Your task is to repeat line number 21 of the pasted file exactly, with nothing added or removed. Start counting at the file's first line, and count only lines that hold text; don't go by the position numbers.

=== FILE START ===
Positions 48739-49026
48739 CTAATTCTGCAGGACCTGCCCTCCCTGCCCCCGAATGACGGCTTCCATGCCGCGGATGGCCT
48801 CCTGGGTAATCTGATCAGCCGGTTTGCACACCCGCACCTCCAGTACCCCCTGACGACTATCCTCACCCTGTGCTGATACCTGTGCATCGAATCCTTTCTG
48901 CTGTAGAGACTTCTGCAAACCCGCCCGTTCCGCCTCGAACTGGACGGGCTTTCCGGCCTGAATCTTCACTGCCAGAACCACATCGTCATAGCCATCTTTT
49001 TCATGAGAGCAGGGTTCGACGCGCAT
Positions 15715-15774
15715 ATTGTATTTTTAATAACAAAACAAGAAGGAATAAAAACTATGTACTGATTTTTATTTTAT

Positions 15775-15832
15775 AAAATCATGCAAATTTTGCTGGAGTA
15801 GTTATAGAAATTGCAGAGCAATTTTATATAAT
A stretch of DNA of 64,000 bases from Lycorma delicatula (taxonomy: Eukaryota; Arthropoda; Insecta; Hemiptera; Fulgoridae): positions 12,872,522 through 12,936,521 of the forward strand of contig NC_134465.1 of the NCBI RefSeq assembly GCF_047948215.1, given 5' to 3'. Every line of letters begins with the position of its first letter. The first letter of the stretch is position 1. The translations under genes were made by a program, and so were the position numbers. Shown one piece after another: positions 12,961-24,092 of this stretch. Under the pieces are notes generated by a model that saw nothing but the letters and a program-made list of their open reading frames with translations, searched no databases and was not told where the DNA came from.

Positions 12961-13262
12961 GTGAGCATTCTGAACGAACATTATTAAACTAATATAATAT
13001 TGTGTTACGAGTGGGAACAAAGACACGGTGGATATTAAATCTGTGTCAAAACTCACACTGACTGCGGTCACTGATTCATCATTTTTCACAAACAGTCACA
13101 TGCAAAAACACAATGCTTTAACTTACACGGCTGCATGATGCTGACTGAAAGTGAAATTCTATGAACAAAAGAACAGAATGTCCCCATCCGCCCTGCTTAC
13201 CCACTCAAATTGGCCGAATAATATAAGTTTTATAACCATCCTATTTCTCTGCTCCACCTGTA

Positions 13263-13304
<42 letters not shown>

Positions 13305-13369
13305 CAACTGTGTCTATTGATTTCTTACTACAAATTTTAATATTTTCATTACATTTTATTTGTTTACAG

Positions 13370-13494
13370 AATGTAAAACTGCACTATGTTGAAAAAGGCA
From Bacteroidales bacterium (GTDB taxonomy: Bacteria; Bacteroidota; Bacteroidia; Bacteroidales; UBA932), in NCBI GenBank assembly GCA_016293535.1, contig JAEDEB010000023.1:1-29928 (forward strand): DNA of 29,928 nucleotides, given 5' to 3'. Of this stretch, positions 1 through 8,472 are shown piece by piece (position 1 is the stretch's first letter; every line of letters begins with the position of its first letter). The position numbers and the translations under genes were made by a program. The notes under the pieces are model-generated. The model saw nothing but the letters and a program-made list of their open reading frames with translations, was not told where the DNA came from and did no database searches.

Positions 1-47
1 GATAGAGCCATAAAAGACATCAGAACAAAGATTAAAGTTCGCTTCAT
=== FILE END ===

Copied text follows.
Positions 13370-13494